The Legalization of Medical Marijuana Concerning Federalism
Government is a powerful tool. There is a constant struggle for control over its power between various groups and individuals. There is also an uncertainty of who holds the power when there are different interpretations of legal documents. A large portion of this discrepancy has to do with the battle between state and federal governments over legal turf. In the United States there are many examples of this controversial struggle happening over many subjects. One such subject is who should decide if medical marijuana should be legalized: the state or the central (federal) government?
Some believe that the federal government should have control over this issue because The Constitution, the basis for law, gives the federal government more power in certain instances. The difference is in the interpretation of the text. So, to start out we will look at which constitutional powers would put power in the hands of the central government. The texts that pertain to legalizing medical marijuana and might give the federal government the power are the Commerce Clause, the Controlled Substances Act, and the Supremacy Clause. The Commerce Clause in Article 1, Section 8, Clause 3 states that “The Congress shall have Power… To regulate Commerce with foreign Nations, and among the several States, and with the Indian Tribes” (U.S. Constitution). The way that this clause is applicable to the marijuana debate is that it would give the federal government power over state in the decision of this issue because the growing and distribution of marijuana would be controlled. Interpreted this way, it would give the federal government the power to make medical marijuana legal or not. The Controlled Substances Act makes possession and use of marijuana illegal. Along with the Supremacy Clause from the Constitution which is; “This Constitution, and the Laws of the United States which shall be made in Pursuance thereof; and all Treaties made, or which shall be made, under the Authority of the United States, shall be the supreme Law of the Land; and the Judges in every State shall be bound thereby, any Thing in the Constitution or Laws of any State to the Contrary notwithstanding” (U.S. Constitution), the government claims legal control over the issue because of its laws and clauses on the issue.
Even though the federal government maintains the most control over the legalization of medical marijuana, the state government can still bypass their laws. The first example of state legalizing medical marijuana is by California, the Compassionate Use Act, 1996. This act is “To ensure that seriously ill Californians have the right to obtain and use marijuana for medical purposes where that medical use is deemed appropriate and has been recommended by a physician” (Compassionate Use Act). After this, it would seem as though states have the ability and authority to legalize something such as marijuana for their citizens, going against the federal governments Controlled Substance Act (CSA). This is not proved to be the case, as shown in Gonzalez vs. Raich. The case involved two individuals, Raich and Monson, that had certified doctors prescribe them marijuana abiding by the Compassionate Use Act. County Sheriffs and Drug Enforcement Agency officers stormed their house and took possession of their marijuana and marijuana plants. The County Sheriffs found their possession to be legal but the cultivation was found to be illegal by the DEA agents. So, Raich took the case to court. The Supreme Court found the federal government to still have the power to prohibit the cultivation and possession of marijuana even over California’s law (Gostin).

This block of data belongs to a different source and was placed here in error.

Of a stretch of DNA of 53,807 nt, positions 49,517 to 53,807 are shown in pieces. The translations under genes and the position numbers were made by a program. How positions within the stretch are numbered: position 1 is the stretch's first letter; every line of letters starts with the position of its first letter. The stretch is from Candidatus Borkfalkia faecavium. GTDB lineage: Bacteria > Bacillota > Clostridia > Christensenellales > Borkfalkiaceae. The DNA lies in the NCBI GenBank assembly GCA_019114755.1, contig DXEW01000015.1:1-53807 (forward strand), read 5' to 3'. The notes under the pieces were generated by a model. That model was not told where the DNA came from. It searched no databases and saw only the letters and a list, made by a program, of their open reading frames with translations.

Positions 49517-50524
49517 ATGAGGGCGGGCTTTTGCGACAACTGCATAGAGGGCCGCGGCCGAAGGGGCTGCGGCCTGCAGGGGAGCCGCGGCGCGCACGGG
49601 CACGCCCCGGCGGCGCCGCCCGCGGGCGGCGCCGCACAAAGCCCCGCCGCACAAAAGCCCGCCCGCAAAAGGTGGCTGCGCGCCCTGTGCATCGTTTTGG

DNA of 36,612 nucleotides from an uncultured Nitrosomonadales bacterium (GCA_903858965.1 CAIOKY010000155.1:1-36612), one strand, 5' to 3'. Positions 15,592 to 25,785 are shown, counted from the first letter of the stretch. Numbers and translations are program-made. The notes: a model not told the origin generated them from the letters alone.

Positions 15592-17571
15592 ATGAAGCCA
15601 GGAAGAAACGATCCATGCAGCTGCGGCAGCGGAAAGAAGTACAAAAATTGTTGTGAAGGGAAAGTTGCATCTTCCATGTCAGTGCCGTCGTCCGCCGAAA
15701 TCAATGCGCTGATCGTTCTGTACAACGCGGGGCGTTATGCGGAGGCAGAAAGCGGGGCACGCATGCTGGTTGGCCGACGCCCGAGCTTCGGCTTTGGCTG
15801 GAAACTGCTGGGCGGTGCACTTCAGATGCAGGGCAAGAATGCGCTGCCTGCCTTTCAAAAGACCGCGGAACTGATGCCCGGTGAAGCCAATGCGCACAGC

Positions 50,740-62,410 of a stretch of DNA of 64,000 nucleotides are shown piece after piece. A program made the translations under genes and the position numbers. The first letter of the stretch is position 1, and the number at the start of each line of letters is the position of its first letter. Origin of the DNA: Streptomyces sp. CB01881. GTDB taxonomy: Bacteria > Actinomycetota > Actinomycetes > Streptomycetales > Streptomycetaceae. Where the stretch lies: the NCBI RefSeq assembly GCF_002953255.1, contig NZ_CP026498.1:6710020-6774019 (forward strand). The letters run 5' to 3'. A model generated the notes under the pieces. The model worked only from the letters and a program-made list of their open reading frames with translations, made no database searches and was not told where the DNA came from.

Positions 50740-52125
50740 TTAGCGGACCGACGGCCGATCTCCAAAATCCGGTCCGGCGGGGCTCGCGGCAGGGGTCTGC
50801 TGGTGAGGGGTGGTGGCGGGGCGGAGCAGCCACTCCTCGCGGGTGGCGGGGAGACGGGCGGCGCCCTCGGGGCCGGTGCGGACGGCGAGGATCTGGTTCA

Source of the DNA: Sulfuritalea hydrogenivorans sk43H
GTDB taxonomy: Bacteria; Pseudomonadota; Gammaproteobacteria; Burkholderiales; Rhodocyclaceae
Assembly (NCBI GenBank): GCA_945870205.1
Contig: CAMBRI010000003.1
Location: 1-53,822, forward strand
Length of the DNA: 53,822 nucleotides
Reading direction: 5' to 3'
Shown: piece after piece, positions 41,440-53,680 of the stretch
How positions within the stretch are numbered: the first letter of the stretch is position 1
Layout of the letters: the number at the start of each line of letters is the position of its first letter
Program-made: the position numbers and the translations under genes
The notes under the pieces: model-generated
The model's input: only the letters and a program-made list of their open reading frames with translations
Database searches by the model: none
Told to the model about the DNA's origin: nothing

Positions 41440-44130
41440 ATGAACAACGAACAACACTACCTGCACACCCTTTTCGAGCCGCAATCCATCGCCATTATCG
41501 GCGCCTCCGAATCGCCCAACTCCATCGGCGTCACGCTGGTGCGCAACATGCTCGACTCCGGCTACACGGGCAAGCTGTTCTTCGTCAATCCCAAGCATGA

Gonzalez vs. Raich showed that the federal government can step over a state’s law to do what it finds appropriate concerning the legalization of medical marijuana. Is this how it should be? In the Raich case, the accused wouldn’t have had their cannabis taken away if the DEA agents were not present because the Sheriffs found the drugs to be lawful. As there are more state police, county police, and city police than there are DEA agents, it would be safe to say that citizens are found with marijuana and let go because of state law. So why should states have to undermine federal law and have confusion when there is case like Gonzalez vs. Raich? Why couldn’t the federal government give states the power to make a decision on this? The states that have made it legal have gone forward on the issue without trouble. Trouble would be saved for the citizens, state officials, and DEA agents and so on if Congress would just give the power to the states to make their own decisions.
This powerful tool we have called government must be placed in the right hands to be used properly. Clearly, federal government has an overbearing power on the issue of legalizing medical marijuana, when it can catch it, but this creates confusion for everyone when states make laws going against the federal grain. The power of the federal government shouldn’t contradict state laws, states are going to make laws, so the federal government should give them the power. Tools meant for one hand shouldn’t be used by two and there needs to be a division of power to end this confusion.